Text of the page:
Hugh Mundell returns to Africa

Observer senior writer

Sunday, August 20, 2017

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AFRICA Must be Free by 1983, the seminal 1978 album by singer Hugh Mundell, will be reissued today by VP Records. It is part of the label's celebrations marking Greensleeves Records' 40th anniversary.

VP Records purchased the British-owned Greensleeves catalogue in 2008. Africa Must be Free by 1983 retains a strong base among lovers of hardcore reggae in Europe.

The new double compact disc features its original eight songs including the powerful title track, Book of Life and Let's All Unite. The second contains dub versions, engineered by Lloyd King Jammys James and Osbourne “King Tubbys” Ruddock.

Mundell was only 16 when musician/producer Augustus Pablo directed him on Africa Must Be Free by 1983. The son of middle-class parents, he attended Ardenne High School, but left for a music career and Rastafari.

He had already developed a strong underground following in Europe and the United States West Coast when he was killed in his car at Grants Pen Avenue in St Andrew in 1983. With him at the time was a teenaged singer named Junior Reid.

Ricardo Codrington, 25, was arrested and charged with Mundell's murder. Two years after the incident, he was given a 10-year prison sentence.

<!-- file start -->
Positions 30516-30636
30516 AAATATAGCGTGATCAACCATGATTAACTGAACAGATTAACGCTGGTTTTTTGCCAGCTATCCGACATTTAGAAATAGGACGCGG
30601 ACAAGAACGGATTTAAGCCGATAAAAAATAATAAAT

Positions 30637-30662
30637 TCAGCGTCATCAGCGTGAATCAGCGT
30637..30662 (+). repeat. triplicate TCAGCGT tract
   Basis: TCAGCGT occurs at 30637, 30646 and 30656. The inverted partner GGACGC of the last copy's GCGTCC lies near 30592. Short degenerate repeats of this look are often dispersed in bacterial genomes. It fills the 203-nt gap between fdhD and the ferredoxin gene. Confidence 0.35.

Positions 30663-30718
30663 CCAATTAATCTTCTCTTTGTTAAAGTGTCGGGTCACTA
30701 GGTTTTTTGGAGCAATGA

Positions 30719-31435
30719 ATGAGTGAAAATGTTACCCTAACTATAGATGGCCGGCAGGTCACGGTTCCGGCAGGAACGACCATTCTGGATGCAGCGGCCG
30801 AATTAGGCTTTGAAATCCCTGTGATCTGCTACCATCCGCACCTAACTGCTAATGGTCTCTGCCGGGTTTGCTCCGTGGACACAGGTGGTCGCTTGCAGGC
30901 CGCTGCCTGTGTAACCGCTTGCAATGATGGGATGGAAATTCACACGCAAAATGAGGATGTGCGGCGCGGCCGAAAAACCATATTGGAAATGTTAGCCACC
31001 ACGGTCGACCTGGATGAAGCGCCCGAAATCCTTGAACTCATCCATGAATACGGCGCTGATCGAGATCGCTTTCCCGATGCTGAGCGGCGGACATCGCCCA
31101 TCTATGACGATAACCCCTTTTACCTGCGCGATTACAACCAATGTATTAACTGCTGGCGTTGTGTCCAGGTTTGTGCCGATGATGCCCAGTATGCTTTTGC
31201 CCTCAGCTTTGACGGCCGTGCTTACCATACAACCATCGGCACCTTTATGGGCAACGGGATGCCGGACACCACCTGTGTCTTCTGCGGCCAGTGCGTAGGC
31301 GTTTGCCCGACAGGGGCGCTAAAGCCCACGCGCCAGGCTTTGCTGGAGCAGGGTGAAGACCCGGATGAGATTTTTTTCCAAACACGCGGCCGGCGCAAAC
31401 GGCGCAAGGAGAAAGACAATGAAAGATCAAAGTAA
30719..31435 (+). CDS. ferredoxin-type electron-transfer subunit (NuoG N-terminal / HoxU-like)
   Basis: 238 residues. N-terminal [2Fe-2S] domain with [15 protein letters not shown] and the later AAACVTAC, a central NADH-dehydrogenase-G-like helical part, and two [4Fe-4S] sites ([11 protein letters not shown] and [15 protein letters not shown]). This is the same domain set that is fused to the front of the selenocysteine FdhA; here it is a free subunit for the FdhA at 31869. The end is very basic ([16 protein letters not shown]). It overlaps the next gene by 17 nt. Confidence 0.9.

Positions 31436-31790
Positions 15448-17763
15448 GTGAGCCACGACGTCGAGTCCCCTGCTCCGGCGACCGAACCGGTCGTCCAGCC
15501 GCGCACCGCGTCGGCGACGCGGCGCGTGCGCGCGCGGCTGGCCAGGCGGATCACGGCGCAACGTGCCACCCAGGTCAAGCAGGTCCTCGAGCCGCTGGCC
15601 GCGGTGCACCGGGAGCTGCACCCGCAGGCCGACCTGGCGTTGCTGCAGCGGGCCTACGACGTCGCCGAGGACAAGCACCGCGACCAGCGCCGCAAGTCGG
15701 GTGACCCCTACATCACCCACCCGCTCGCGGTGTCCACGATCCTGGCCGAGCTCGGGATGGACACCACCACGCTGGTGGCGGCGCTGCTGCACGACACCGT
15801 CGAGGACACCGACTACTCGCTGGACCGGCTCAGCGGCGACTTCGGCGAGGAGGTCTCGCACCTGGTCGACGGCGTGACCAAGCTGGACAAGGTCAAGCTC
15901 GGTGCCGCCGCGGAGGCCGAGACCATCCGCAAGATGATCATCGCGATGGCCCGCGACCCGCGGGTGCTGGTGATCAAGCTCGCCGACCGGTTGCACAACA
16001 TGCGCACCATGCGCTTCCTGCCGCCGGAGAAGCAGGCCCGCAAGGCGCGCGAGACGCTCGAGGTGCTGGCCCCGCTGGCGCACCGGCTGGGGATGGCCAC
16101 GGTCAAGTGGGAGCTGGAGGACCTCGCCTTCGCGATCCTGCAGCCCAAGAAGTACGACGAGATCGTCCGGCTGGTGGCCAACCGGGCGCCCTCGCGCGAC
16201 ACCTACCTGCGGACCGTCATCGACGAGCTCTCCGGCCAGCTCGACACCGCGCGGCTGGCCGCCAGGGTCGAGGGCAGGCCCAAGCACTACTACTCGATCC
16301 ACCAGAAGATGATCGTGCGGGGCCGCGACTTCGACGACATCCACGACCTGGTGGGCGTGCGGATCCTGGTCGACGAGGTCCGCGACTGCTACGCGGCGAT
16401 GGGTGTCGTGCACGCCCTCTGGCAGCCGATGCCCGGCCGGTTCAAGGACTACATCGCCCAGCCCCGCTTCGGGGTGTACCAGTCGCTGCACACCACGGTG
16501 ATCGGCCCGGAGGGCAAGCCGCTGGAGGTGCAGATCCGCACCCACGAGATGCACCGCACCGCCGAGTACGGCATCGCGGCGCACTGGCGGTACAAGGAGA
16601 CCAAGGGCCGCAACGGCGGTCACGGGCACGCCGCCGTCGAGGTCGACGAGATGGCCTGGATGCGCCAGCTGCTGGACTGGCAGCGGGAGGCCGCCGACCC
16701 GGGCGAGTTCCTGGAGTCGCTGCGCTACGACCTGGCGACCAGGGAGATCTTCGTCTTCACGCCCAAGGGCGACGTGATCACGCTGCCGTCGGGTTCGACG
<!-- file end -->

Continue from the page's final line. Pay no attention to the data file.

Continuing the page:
Hugh Mundell came into the music business through singer/musician Boris Gardiner, a family friend. His initial sessions with Pablo in 1976 were done at Lee “Scratch” Perry's Black Ark studio and yielded the songs Africans/Africa Must be Free and My My.

Mundell had a profound impact on emerging singers from the Kingston community of Waterhouse, where he had settled. They included Reid and Lacksley Castell, as well as Fitzroy Francis, a musically-inclined youth from the area.

“Hugh Mundell was a major influence in the Waterhouse community and especially on Junior Reid. He was the first to record Reid on a song titled Speak The Truth. Mundell was considered a prince of reggae in the late '70s with the release of Africa Must be Free by 1983,” Francis told Sunday Observer.

Chris Chin, president of VP Records, said Africa Must be Free by 1983 “is just as salient as it was then and a great representation of the two artistes who spent their lives creating music they were passionate about.”

Augustus Pablo died in June 1999 at age 44.




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